BSA Decisions Ngā Whakatau a te Mana Whanonga Kaipāho

All BSA's decisions on complaints 1990-present

Smits and Television New Zealand Ltd - 1994-117

  • I W Gallaway (Chair)
  • J R Morris
  • L M Loates
  • W J Fraser
  • Philip Smits


As "Playboy" has been published for 40 years, Channel 2's Eyewitness broadcast a

profile of founder Hugh Hefner at about 10.15pm on 21 September.

Mr Smits complained to Television New Zealand Ltd, the broadcaster, that the item

was unbalanced as it did not discuss the extensive criticism which has been directed at

both the magazine and Mr Hefner over the years.

Arguing that the item was not unbalanced as it was a story about a famous and

interesting person – not a discussion about pornography – TVNZ declined to uphold

the complaint. Dissatisfied with TVNZ's decision, Mr Smits referred his complaint

to the Broadcasting Standards Authority under s.8(1)(a) of the Broadcasting Act


For the reasons given below, the Authority declined to uphold the complaint.


The members of the Authority have viewed the item complained about and have read

the correspondence (summarised in the Appendix). As is its practice, the Authority

has determined the complaint without a formal hearing.

Channel 2's Eyewitness broadcast a profile of Mr Hugh Hefner to record 40 years of

the publication of "Playboy" magazine.

Mr Smits complained to TVNZ that the "sycophantic" report did not mention

pornography once but allowed Mr Hugh Hefner and his daughter to promote

themselves and the magazine.

TVNZ assessed the complaint under standard G6 of the Television Code of

Broadcasting Practice which requires broadcasters:

G6  To show balance, impartiality and fairness in dealing with political

matters, current affairs and all questions of a controversial nature.

Describing Eyewitness as a news magazine where items ranged from hard news issues

to light stories, TVNZ said that the item was a profile of a famous figure in the

entertainment and publishing industry and balancing material was not needed in that


When he referred his complaint to the Authority, Mr Smits contrasted the item on Mr

Hefner with an earlier one on Eyewitness on computer pornography. To ensure

balance in that instance, he wrote, both the liberal and conservative views on

censorship had been reported. The item on Mr Hefner, as TVNZ acknowledged, he

continued, had made no effort to ensure balance. Noting some of the writers who had

criticised Mr Hefner and "Playboy", he said that their views had been omitted from

the item.

In its report to the Authority, TVNZ again took the view that the standards were not

breached, stating:

We again affirm that there are occasions when it is appropriate to screen profiles

of this nature without needing to enter any wider social controversy which may

surround the activities of the person being profiled.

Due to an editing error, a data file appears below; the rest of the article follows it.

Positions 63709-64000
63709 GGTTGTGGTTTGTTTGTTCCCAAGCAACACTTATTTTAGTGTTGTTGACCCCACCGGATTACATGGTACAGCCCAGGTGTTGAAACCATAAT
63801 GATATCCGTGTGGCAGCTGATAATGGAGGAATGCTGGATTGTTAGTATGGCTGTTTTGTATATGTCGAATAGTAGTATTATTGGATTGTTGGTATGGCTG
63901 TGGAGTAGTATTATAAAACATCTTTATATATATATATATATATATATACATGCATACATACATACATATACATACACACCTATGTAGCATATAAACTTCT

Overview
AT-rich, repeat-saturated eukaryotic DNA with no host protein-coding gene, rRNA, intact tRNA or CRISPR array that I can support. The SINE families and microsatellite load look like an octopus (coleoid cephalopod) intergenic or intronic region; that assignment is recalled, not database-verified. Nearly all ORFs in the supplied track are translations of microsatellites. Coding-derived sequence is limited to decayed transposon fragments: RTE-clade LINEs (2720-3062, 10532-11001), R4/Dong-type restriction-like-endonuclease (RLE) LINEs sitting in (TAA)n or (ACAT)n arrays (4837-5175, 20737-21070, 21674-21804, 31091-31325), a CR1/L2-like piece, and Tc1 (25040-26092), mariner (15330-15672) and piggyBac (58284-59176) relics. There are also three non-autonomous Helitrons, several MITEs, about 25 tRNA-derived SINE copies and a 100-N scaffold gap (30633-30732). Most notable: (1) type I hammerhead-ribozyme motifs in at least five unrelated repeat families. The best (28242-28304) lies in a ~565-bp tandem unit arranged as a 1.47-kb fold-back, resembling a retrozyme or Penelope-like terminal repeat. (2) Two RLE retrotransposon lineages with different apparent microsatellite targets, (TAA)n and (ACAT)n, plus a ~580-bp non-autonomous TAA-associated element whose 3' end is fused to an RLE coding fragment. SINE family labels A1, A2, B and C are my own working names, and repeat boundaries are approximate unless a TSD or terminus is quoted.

The first task for the Authority was to decide on the nature of the item about which

Mr Smits had complained. Having viewed it, the Authority was of the opinion that it

was a profile. As such, it accepted TVNZ's argument that it was not necessary to

explore the reasons why the particular person had acquired fame or indeed infamy. It

reported on this occasion a number of events in the biography of a person who had

become famous – or infamous – as the publisher of "Playboy". Although it accepted

some of the footage was of questionable taste, the Authority did not consider the

programme to be salacious.

Having decided that the item was a personality profile of the magazine's publisher and

not an item about the contents of the magazine, the Authority concurred with TVNZ

that it was not necessary for the item to include a debate about pornography.

Accordingly, it decided that, unlike the earlier Eyewitness item on computer

pornography that Mr Smits referred to, it had not been necessary to provide balance

about that issue under standard G6.


For the reasons given above, the Authority declines to uphold the complaint.

Signed for and on behalf of the Authority


Iain Gallaway
24 November 1994


Mr Smits' Complaint to Television New Zealand Limited - 22 September 1994

Mr Phillip Smits of Auckland complained to Television New Zealand Ltd about an

item discussing Mr Hugh Hefner and forty years of "Playboy" broadcast at about

10.15pm on 21 September on Channel 2's Eyewitness. As the item lacked balance, he

alleged that it breached standard G6 of the Television Code of Broadcasting Practice.

Mr Smits said that the sycophantic report did not mention pornography once but

allowed Mr Hefner and his daughter to promote themselves and the magazine.

As there was no direct criticism of "Playboy", he expressed his disgust at the


and argued that balance was missing

TVNZ's Response to the Formal Complaint - 4 October 1994

TVNZ reported that it had assessed the item, which it said was a profile on Hugh

Hefner, under the nominated standard. It also reported that Eyewitness was

specifically aimed at the young, mature and sophisticated late evening audience. It

included both hard news items and material which was simply light and interesting.

As Eyewitness was a television news magazine, TVNZ drew a parallel with the gossip

column in "Time" which chronicled the latest gossip about high-profile figures.

TVNZ pointed out that Hugh Hefner was a famous figure in the entertainment and

publishing industries and was seen as an intriguing person by many. It continued:

The occasion of the 40th anniversary of his magazine is an appropriate occasion